More people are reading rabble.ca than ever and unlike many news organizations, we have never put up a paywall – at rabble we’ve always believed in making our reporting and analysis free to all, while striving to make it sustainable as well. Media isn’t free to produce. rabble’s total budget is likely less than what big corporate media spend on photocopying (we kid you not!) and we do not have any major foundation, sponsor or angel investor. Our main supporters are people and organizations -- like you. This is why we need your help. You are what keep us sustainable.

rabble.ca has staked its existence on you. We live or die on community support -- your support! We get hundreds of thousands of visitors and we believe in them. We believe in you. We believe people will put in what they can for the greater good. We call that sustainable.

So what is the easy answer for us? Depend on a community of visitors who care passionately about media that amplifies the voices of people struggling for change and justice. It really is that simple. When the people who visit rabble care enough to contribute a bit then it works for everyone.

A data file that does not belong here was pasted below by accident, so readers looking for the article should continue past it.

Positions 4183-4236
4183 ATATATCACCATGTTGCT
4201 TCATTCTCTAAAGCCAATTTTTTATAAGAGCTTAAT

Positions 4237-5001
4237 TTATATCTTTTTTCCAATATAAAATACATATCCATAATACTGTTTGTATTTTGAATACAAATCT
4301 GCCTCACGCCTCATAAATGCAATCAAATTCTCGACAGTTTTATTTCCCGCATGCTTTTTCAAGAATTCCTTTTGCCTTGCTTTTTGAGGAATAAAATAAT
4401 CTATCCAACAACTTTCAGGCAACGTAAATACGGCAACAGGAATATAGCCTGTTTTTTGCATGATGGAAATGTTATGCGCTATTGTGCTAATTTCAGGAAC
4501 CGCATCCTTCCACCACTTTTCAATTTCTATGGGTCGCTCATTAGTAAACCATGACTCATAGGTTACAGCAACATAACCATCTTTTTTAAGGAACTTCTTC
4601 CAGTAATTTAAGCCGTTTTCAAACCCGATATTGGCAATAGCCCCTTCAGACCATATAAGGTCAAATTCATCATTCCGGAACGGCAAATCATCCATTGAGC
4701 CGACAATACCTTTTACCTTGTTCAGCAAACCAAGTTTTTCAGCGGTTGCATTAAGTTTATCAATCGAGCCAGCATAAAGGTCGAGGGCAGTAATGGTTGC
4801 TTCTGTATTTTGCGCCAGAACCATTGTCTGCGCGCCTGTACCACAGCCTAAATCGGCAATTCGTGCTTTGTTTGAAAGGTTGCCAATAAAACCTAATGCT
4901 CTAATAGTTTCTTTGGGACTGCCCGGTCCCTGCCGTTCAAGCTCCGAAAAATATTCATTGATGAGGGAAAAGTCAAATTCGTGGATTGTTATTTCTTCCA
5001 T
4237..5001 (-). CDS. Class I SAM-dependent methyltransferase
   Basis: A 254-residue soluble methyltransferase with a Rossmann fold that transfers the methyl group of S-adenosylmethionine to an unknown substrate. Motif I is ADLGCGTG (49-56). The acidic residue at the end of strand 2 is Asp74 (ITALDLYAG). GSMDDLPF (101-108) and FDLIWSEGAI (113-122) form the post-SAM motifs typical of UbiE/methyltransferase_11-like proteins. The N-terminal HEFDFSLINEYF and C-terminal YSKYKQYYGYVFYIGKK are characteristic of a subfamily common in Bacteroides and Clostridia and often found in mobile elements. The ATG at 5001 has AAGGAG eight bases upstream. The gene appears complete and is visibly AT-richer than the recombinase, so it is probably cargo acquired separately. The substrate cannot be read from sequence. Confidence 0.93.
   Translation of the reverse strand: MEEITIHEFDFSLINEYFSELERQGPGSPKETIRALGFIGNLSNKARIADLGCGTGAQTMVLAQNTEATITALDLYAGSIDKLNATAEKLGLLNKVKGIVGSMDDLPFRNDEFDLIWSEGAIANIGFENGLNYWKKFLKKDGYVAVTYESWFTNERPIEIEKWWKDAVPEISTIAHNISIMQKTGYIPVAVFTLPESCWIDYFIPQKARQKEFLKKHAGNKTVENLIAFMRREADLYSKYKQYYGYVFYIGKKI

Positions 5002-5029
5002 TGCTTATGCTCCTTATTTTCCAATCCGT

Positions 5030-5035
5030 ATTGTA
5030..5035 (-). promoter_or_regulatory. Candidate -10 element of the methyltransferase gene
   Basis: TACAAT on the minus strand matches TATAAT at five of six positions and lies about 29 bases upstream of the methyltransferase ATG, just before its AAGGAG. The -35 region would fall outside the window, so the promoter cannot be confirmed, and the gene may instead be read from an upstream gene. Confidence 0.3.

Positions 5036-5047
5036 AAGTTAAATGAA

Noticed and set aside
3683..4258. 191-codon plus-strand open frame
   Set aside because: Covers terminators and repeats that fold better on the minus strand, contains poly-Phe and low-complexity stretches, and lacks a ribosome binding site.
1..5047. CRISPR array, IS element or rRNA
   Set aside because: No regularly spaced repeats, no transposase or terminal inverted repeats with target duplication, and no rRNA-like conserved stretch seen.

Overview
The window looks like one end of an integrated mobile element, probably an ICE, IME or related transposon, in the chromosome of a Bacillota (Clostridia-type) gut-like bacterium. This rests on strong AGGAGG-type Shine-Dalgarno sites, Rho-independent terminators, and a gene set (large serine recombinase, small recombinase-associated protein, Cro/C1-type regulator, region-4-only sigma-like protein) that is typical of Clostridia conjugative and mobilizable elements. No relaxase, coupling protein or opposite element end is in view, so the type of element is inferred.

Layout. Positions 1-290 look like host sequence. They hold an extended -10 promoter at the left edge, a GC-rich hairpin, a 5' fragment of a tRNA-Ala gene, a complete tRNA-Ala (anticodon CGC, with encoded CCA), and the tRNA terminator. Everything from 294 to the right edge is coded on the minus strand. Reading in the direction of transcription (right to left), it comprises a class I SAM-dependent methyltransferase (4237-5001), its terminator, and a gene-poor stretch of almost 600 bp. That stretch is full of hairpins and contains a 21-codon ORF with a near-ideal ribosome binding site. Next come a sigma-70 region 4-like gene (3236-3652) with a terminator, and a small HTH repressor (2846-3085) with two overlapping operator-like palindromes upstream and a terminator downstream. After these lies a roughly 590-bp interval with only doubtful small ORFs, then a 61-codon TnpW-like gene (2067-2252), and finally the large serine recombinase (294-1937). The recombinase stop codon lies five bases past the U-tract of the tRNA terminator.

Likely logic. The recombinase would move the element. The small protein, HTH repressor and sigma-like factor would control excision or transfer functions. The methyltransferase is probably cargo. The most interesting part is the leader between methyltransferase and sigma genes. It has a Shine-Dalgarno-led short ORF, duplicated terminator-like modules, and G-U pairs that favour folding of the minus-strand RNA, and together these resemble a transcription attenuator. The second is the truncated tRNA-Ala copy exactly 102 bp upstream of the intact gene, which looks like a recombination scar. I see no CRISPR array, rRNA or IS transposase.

And so we’re asking you if you could make a donation, right now, to help us carry forward on our mission. Make a donation today.

Comments

We welcome your comments! rabble.ca embraces a pro-human rights, pro-feminist, anti-racist, queer-positive, anti-imperialist and pro-labour stance, and encourages discussions which develop progressive thought. Our full comment policy can be found here. Learn more about Disqus on rabble.ca and your privacy here. Please keep in mind:

Do

  • Tell the truth and avoid rumours.
  • Add context and background.
  • Report typos and logical fallacies.
  • Be respectful.
  • Respect copyright - link to articles.
  • Stay focused. Bring in-depth commentary to our discussion forum, babble.

Don't

  • Use oppressive/offensive language.
  • Libel or defame.
  • Bully or troll.
  • Post spam.
  • Engage trolls. Flag suspect activity instead.